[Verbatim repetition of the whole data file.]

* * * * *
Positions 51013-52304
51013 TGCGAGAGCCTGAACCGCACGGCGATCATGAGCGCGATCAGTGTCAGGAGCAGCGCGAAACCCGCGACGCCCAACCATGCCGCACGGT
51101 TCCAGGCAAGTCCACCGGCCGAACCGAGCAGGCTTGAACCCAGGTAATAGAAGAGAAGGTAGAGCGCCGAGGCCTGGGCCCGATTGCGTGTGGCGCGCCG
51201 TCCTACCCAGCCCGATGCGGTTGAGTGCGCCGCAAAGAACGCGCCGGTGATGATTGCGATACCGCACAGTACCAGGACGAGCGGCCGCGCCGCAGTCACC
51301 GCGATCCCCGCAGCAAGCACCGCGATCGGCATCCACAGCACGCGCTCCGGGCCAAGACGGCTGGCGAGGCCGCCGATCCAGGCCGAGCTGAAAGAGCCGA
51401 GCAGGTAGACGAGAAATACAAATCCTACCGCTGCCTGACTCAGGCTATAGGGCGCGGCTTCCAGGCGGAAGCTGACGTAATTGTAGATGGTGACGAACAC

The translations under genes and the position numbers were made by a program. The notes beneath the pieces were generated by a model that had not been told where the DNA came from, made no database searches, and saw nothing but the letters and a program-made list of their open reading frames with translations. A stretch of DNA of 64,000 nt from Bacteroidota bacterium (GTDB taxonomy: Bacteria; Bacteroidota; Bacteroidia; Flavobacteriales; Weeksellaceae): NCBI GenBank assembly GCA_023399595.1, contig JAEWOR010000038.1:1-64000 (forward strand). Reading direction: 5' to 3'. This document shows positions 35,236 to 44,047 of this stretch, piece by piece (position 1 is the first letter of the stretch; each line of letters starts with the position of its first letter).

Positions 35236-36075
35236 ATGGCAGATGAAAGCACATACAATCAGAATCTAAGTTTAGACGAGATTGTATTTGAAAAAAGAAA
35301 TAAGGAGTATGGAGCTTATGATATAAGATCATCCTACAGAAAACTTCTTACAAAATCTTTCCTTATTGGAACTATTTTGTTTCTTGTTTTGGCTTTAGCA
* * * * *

Positions 51013-52304
51013 TGCGAGAGCCTGAACCGCACGGCGATCATGAGCGCGATCAGTGTCAGGAGCAGCGCGAAACCCGCGACGCCCAACCATGCCGCACGGT
51101 TCCAGGCAAGTCCACCGGCCGAACCGAGCAGGCTTGAACCCAGGTAATAGAAGAGAAGGTAGAGCGCCGAGGCCTGGGCCCGATTGCGTGTGGCGCGCCG
51201 TCCTACCCAGCCCGATGCGGTTGAGTGCGCCGCAAAGAACGCGCCGGTGATGATTGCGATACCGCACAGTACCAGGACGAGCGGCCGCGCCGCAGTCACC
51301 GCGATCCCCGCAGCAAGCACCGCGATCGGCATCCACAGCACGCGCTCCGGGCCAAGACGGCTGGCGAGGCCGCCGATCCAGGCCGAGCTGAAAGAGCCGA
51401 GCAGGTAGACGAGAAATACAAATCCTACCGCTGCCTGACTCAGGCTATAGGGCGCGGCTTCCAGGCGGAAGCTGACGTAATTGTAGATGGTGACGAACAC

The translations under genes and the position numbers were made by a program. The notes beneath the pieces were generated by a model that had not been told where the DNA came from, made no database searches, and saw nothing but the letters and a program-made list of their open reading frames with translations. A stretch of DNA of 64,000 nt from Bacteroidota bacterium (GTDB taxonomy: Bacteria; Bacteroidota; Bacteroidia; Flavobacteriales; Weeksellaceae): NCBI GenBank assembly GCA_023399595.1, contig JAEWOR010000038.1:1-64000 (forward strand). Reading direction: 5' to 3'. This document shows positions 35,236 to 44,047 of this stretch, piece by piece (position 1 is the first letter of the stretch; each line of letters starts with the position of its first letter).

Positions 35236-36075
35236 ATGGCAGATGAAAGCACATACAATCAGAATCTAAGTTTAGACGAGATTGTATTTGAAAAAAGAAA
35301 TAAGGAGTATGGAGCTTATGATATAAGATCATCCTACAGAAAACTTCTTACAAAATCTTTCCTTATTGGAACTATTTTGTTTCTTGTTTTGGCTTTAGCA